I thought it might be useful to fill in a little bit of this story. If you go reading through the back comments on Barry’s blog you’ll see it’s a time machine into the early Quaker blogging community. I first posted about his blog in February of 2005 with Quaker Dharma: Let the Light Shine and I highlighted him regularly (March, April, June) until the proto-QuakerQuaker “Blog Watch” started running. There I featured him twice that June and twice more in August, the most active period of his blogging.
It’s nostalgic to look through the commenters: Joe G., Peterson Toscano, Mitchell Santine Gould, Dave Carl, Barbara Q, Robin M, Brandice (Quaker Monkey), Eric Muhr, Nancy A… There were some good discussions. Barry’s most exuberant post was Let’s Begin, and LizOpp and I especially labored with him to ground what was a very clear and obvious leading by hooking up with other Friends locally and nationally who were interested in these efforts. I offered my help in hooking him up with FGC and he wrote back “If you know people at other Quaker organizations that you wish me to speak to and coördinate with or possibly work for, I will.”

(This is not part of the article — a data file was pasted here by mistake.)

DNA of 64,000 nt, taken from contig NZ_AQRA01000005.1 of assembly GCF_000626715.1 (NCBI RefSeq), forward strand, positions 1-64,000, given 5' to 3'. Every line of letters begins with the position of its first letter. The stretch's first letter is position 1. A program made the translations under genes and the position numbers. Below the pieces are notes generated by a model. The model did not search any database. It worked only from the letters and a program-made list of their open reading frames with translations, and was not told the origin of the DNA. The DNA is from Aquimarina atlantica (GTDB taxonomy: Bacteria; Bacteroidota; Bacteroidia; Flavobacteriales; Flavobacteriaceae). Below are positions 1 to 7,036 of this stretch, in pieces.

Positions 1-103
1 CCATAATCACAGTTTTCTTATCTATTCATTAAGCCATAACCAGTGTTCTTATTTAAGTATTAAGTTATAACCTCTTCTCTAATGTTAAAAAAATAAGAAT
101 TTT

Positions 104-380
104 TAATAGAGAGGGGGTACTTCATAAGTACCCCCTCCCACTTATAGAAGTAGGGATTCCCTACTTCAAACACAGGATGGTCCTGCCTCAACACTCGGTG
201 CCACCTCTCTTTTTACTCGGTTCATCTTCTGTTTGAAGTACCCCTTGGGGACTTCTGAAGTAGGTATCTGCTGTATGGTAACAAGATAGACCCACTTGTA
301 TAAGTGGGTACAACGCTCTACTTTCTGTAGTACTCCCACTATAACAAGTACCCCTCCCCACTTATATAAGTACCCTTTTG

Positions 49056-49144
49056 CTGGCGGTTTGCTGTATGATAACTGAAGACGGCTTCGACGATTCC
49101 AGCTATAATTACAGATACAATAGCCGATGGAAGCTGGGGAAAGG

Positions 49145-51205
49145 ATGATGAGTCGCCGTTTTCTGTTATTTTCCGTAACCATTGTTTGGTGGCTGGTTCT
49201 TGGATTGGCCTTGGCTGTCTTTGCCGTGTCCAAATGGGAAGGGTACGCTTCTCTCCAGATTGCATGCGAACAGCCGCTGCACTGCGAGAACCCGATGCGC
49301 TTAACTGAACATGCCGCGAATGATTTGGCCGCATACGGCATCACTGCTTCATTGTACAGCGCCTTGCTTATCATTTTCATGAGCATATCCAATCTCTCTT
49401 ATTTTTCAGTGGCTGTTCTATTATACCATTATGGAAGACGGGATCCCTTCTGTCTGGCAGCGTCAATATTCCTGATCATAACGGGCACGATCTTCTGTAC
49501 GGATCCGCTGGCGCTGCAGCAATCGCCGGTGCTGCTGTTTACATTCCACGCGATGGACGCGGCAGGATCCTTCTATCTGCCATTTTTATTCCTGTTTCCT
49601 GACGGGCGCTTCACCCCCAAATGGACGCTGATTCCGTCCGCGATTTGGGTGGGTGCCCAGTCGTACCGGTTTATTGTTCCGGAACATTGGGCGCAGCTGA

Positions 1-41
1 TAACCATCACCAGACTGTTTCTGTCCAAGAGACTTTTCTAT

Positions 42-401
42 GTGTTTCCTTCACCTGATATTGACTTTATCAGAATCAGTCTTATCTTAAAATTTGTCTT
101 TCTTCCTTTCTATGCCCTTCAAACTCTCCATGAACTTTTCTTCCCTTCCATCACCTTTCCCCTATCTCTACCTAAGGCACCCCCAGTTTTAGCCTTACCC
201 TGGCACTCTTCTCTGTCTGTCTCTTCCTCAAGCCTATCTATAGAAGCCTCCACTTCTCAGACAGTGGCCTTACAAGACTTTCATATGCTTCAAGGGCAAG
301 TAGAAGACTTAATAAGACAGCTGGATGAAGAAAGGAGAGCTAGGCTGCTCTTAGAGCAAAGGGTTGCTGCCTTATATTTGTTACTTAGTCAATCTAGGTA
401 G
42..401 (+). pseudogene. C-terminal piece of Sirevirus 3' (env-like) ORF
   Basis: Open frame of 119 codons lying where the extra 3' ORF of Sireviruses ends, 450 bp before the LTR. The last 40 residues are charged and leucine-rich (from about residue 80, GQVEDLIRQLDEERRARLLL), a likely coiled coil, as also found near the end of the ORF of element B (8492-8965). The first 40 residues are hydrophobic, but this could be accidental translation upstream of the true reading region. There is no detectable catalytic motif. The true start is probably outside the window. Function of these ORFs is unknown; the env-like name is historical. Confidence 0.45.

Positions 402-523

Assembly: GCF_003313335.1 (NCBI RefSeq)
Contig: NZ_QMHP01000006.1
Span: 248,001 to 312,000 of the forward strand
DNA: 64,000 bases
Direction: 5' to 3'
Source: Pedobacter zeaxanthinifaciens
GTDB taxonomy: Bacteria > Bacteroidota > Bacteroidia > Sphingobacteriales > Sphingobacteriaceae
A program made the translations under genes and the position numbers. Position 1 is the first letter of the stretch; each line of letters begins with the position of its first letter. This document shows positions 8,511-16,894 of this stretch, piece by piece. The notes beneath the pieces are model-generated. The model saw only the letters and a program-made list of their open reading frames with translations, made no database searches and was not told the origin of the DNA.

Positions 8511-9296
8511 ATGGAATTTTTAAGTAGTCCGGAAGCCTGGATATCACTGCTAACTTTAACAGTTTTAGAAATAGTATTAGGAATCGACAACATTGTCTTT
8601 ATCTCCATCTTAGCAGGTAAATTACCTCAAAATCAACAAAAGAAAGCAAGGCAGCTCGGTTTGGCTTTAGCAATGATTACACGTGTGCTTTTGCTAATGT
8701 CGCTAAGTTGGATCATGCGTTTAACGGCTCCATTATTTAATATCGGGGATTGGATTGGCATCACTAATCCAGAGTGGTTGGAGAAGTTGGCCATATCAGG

And that’s what I did. My supervisor, FGC Development head Michael Wajda, was planning a trip to Texas and I started talking up Barry Crossno. I had a hunch they’d like each other. I told Michael that Barry had a lot of experience and a very clear leading but needed to spend some time growing as a Quaker – an incubation period, if you will, among grounded Friends. In the first part of the FGC interview he movingly talks about the grounding his time at Pendle Hill has given him.
In October 2006 he announced he was closing a blog that had become largely dormant. It’s worth quoting that first formal goodbye: